Using War Metaphors to Describe Cancer Hurts Patients
Cancer survivors in the media talk about fighting against this disease and winning, but recent research says these war metaphors are doing more harm than good. Justin Worland of Time points to a study that shows linking cancer to war themes may hurt chances of prevention, which could mean the difference between someone taking the right steps to get treatment or waiting till it’s too late.
Words are powerful and when you give something as frightening as cancer words like “hostile” and “fight” doctors may be giving ammunition to the “enemy” instead of patients. These trigger words get attention, but when it comes to influencing people to limit their risk of getting the disease, the war metaphors fail to make an impact.
In the study, set to be published in the January issue of Personality and Social Psychology Bulletin, researchers gave several groups of participants different messages about cancer with different buzz words, and then measured the influence they had. They found that groups showed no signs of reducing bad habits, like smoking, drinking, or eating red meat, when words like “hostile” and “fight” were used. What’s more, any use of war-like metaphors had no effect on changing patients’ intentions on seeking-out more aggressive treatments.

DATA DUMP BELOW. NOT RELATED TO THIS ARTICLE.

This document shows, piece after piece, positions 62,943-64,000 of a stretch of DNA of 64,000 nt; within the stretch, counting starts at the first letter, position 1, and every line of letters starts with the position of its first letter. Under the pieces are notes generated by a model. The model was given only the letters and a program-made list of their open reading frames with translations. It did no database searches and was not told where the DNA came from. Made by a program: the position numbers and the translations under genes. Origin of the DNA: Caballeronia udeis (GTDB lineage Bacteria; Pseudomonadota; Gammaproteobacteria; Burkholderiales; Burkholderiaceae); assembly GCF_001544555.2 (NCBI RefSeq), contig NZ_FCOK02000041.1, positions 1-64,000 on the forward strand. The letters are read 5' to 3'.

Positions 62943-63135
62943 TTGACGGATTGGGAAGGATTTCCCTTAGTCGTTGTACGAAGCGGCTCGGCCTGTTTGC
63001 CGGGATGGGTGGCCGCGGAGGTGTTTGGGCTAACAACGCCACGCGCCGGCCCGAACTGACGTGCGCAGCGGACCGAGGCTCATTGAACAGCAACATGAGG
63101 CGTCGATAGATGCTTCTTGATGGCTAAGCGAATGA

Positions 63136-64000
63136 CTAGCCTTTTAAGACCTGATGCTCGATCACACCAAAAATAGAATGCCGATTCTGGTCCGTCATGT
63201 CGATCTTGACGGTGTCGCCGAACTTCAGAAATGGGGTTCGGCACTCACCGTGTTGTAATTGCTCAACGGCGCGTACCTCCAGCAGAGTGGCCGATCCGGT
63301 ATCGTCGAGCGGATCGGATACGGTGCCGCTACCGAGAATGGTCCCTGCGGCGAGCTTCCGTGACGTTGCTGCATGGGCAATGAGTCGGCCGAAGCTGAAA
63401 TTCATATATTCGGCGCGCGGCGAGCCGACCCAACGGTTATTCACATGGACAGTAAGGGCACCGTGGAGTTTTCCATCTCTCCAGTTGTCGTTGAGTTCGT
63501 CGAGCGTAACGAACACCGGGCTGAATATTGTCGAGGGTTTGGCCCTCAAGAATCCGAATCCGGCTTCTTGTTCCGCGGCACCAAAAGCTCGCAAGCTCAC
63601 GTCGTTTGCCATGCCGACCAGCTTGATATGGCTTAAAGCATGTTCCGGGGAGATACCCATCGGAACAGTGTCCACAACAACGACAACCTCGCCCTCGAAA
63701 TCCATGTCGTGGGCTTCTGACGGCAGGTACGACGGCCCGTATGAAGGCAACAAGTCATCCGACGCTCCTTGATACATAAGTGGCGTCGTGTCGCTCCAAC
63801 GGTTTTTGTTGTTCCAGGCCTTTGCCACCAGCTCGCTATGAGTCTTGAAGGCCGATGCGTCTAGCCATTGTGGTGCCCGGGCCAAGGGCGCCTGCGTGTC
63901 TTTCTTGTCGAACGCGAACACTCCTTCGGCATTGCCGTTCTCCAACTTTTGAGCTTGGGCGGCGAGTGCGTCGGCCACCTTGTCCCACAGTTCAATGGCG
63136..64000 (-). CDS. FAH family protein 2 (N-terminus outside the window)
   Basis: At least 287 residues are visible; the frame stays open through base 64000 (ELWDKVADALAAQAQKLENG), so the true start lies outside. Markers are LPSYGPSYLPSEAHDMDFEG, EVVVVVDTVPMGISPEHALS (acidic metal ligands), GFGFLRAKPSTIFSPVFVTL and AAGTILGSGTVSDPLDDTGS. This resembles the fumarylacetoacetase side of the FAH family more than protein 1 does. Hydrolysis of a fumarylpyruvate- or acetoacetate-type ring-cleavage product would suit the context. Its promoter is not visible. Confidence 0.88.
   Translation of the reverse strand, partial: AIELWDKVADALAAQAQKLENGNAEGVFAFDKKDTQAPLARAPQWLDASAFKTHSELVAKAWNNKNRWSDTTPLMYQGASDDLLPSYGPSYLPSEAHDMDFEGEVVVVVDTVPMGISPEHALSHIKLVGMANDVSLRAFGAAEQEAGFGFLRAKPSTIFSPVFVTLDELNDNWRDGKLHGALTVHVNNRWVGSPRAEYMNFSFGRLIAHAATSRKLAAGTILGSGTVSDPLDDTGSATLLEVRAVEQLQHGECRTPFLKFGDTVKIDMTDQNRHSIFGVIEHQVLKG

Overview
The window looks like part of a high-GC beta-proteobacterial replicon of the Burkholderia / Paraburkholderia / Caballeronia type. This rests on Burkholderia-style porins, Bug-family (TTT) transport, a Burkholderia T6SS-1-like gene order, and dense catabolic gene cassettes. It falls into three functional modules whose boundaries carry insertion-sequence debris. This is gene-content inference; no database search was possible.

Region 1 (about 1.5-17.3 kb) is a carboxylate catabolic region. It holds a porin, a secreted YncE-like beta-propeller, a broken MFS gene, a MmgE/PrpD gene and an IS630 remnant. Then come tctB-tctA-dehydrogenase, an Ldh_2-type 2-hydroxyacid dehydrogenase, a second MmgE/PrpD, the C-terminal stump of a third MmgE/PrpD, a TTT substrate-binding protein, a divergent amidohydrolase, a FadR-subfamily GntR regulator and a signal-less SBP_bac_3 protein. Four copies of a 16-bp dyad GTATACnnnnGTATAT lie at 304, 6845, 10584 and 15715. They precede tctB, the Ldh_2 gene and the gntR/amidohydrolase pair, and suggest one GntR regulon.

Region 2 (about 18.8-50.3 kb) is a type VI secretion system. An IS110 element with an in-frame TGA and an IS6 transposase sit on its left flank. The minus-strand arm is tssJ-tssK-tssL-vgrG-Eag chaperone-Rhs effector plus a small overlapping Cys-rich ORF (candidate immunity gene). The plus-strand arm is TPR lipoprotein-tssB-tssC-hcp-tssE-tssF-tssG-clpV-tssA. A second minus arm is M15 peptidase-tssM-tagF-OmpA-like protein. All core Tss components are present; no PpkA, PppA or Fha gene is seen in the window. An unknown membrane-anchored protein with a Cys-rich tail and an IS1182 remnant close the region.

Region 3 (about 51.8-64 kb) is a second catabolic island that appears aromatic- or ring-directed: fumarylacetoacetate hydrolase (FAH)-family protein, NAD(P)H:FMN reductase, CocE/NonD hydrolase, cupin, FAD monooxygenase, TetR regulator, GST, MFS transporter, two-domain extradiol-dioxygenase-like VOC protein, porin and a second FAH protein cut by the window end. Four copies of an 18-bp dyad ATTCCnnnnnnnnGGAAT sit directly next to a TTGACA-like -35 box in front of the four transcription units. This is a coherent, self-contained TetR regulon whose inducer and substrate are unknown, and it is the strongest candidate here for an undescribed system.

“Overall, these results suggest that enemy metaphors in cancer information reduce some prevention intentions without increasing others, making their use potentially harmful for public health.”
Led author David Hauser of University of Michigan explains that these words exaggerate the reality of cancer as an active battle that requires constant attention. This kind of thinking makes people shut down—opting for doing nothing rather than doing something simple (i.e. going to the doctor or cutting back on the beef).
“When you frame cancer as an enemy, that forces people to think about active engagement and attack behaviors as a way to effectively deal with cancer. That dampens how much people think about much they should limit and restrain themselves.”
Hauser does have a suggestion for the media to keep people aware and safe:
“What would be more beneficial would be changing the sorts of stories about cancer out there to expose aspects of the disease that don’t fit with this enemy conceptualization.”
Cancer is a disease that’s not so much about fighting and winning, but about taking steps and hoping for the best. It’s all part of the journey called life. So, while it may sound nice to put a glorified spin on a disease, the media has to understand that’s not what people always need.
Read more at Time
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